Since it’s already above 55 degrees on this pre-summer day, that will bring highs in the 80s, and the promise of rain tomorrow, I decided I would crank open the window in my office. I’ll probably close it again if the air conditioner kicks on, but for now, on this bright May morning, it’s nice to have some fresh air flowing in.
Of course, the first thing I heard when I opened the window, was the constant background sound of people driving on the interstate – about a mile away. It’s not a terrible rumble, and actually, if you aren’t really listening for it, it pretty much fades away. What overcomes that sound, of course, is having the air filled with the sound of birds doing their morning “stuff.” When I focus on listening to those songs, I hear robins, of course, and the sparrows chittering away, and the occasional finch or chickadee. The morning doves come along right after, with the cooing from the top perch of the houses around us. They appear to be big shots, needing to be up as far as possible to sing their song.
Finally, since it’s May, and the nests were built a few weeks ago, we are starting to hear the sound of baby blackbirds, seemingly cussing their parents out for not getting food to the table fast enough. Their terrible, off-key squawking is then mirrored by all the adult blackbirds, as they also sit at the top of the spruce trees and sing with their tin ears. And loudly, as though that is the song of spring we crave. They are really the thugs of the bird world.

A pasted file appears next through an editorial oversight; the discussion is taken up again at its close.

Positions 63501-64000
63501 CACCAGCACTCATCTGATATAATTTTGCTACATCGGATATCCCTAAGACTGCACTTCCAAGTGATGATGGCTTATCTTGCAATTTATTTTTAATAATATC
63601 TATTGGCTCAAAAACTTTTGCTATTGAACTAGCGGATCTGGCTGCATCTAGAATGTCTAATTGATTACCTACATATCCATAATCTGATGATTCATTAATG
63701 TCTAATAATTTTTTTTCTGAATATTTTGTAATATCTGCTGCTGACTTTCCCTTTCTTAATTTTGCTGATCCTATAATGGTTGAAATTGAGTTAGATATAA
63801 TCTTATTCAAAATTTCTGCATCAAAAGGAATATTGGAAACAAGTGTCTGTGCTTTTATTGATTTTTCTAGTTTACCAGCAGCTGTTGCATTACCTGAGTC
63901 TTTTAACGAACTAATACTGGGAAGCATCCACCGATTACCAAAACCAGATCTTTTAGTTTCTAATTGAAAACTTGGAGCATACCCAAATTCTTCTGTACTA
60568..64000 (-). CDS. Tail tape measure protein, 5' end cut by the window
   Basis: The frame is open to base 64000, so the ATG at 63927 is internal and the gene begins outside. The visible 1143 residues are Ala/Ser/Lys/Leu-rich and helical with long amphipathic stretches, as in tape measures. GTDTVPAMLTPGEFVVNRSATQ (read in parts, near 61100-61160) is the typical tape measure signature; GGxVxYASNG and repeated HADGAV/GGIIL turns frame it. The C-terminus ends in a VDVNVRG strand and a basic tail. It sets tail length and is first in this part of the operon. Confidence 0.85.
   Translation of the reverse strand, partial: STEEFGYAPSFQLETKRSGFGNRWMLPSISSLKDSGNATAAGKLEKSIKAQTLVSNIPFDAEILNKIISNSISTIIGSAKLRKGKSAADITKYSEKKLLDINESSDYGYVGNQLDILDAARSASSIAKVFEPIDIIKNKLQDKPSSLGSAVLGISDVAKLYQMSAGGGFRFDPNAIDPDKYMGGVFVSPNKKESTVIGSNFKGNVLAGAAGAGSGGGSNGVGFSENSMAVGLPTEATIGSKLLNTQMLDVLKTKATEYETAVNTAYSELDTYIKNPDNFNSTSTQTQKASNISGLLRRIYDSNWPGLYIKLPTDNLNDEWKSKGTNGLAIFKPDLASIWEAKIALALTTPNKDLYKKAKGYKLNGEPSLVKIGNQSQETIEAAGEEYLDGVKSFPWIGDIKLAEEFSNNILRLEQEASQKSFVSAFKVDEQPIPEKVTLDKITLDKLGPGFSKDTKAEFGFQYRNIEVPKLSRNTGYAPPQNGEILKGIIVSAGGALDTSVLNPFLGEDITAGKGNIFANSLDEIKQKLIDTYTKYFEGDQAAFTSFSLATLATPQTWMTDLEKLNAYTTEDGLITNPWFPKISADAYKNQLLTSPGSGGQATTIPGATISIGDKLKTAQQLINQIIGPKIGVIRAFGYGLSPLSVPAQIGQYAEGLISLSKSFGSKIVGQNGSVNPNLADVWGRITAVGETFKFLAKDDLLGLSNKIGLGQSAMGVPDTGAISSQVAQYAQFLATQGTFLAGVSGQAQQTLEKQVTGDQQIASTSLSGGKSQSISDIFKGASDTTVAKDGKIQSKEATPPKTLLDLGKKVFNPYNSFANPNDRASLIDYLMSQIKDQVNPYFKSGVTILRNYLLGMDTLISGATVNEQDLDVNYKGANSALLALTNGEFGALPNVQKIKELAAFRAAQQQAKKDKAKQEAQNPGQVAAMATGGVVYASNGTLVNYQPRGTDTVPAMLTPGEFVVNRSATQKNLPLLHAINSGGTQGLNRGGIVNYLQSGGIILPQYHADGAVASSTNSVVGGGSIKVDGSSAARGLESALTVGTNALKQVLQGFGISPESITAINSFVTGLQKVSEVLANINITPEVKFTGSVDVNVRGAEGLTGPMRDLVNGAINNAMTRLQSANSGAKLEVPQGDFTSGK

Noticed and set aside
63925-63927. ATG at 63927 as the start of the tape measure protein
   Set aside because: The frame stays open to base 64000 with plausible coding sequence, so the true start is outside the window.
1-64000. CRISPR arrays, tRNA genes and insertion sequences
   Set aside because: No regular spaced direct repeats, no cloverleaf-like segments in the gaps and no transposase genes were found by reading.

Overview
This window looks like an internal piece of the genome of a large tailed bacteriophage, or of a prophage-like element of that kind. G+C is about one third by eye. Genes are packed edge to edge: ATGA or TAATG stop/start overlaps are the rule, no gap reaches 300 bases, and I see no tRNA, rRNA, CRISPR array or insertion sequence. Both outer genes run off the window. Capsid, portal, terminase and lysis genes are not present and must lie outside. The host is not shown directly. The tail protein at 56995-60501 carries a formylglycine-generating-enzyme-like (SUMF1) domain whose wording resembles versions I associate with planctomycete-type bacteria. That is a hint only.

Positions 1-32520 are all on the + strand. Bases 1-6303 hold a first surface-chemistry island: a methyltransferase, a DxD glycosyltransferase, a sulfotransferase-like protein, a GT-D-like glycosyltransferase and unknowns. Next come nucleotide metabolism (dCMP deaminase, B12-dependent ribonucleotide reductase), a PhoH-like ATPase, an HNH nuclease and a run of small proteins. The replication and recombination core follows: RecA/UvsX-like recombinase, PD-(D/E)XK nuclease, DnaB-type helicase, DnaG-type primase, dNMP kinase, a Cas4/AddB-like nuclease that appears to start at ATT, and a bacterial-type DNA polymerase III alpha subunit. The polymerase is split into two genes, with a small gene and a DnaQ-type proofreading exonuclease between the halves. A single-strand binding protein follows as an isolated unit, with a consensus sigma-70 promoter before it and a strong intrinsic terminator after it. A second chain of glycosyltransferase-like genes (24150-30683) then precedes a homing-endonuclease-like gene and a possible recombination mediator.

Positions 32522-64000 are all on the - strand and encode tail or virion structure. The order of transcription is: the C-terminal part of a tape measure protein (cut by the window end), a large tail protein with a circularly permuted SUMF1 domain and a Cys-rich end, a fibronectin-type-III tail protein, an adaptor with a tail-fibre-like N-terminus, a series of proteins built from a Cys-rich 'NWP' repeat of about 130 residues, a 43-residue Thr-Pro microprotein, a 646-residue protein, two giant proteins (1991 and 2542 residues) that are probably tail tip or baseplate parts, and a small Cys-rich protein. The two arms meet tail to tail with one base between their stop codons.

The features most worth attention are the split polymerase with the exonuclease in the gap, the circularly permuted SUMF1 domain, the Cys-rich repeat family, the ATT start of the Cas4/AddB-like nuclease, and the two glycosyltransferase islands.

Since we have had no precipitation to speak of in about a month and a half, and the grass and the plants around the house were straining to green up and bud up, I started the sprinkler system last Friday. Since then, we have had two long cycles of “rain” that comes from the ground instead of the sky. That familiar sound of “ch-ch-ch-ch” as the individual heads follow their planned path through the nine different zones gives us the off-beat percussion to the morning’s sounds. I will of course need to shut of the same sprinklers after they are done this morning, before the deluge of rain promised over the coming six days. That’s of course why I am also getting the car washed today, before the rain comes and spots everything up.
Beyond listening to that wonderful blend of sounds – and some noise – when I open my window, something else happens. The fairly stale air of my office, flavored only by the smell of a cup of coffee sitting faithfully by my left hand, ready to be sipped as I think of what else to write – suddenly that air is filled with a beautiful sweet aroma.
You see, it’s the middle of May in North Dakota, and that means the hundreds, and probably thousands of crabapple trees have come into bloom. It happened over the weekend, almost overnight, when the white, red and pink flowers of the crabapple trees burst open. As you drive this week through Fargo, it’s a more beautiful sight than even seeing Christmas lights at night in December. The sheer beauty of these trees almost forces us to point to different ones, and almost sigh in amazement at how excellently lovely they are.